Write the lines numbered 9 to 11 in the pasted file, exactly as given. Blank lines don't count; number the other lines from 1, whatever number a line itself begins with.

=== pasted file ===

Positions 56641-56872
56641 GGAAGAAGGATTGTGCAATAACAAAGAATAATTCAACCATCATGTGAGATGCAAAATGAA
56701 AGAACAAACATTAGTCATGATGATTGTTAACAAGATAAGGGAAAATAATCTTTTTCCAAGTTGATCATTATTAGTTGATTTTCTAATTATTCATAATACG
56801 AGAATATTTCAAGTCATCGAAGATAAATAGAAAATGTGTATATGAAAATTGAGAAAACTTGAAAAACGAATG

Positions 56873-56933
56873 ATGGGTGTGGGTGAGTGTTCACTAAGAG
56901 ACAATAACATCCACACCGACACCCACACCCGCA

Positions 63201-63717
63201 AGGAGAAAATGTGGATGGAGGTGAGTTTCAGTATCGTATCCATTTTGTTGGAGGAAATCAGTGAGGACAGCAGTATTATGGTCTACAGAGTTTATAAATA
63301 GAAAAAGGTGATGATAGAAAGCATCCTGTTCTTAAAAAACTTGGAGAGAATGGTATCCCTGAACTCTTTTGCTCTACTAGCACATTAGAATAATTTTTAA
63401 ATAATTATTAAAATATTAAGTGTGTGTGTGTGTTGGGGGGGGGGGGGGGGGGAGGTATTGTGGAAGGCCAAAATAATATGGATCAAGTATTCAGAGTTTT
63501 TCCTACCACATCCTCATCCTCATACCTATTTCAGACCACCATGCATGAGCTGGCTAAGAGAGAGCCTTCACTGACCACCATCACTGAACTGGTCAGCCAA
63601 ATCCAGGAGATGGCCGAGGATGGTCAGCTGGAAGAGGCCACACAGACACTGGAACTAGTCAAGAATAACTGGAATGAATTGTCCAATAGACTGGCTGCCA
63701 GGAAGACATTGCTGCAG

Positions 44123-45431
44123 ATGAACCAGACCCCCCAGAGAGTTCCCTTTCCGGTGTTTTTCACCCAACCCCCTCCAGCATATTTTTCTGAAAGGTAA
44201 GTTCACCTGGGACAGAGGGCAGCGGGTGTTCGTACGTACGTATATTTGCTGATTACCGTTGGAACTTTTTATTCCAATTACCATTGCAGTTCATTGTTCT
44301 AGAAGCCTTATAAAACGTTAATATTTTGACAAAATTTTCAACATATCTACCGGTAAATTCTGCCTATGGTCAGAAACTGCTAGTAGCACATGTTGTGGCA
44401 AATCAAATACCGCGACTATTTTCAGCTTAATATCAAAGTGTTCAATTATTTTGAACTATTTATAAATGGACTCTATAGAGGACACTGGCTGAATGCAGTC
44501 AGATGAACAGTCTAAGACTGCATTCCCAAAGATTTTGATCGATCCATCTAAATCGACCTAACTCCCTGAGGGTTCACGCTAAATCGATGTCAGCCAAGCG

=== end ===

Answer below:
63201 AGGAGAAAATGTGGATGGAGGTGAGTTTCAGTATCGTATCCATTTTGTTGGAGGAAATCAGTGAGGACAGCAGTATTATGGTCTACAGAGTTTATAAATA
63301 GAAAAAGGTGATGATAGAAAGCATCCTGTTCTTAAAAAACTTGGAGAGAATGGTATCCCTGAACTCTTTTGCTCTACTAGCACATTAGAATAATTTTTAA
63401 ATAATTATTAAAATATTAAGTGTGTGTGTGTGTTGGGGGGGGGGGGGGGGGGAGGTATTGTGGAAGGCCAAAATAATATGGATCAAGTATTCAGAGTTTT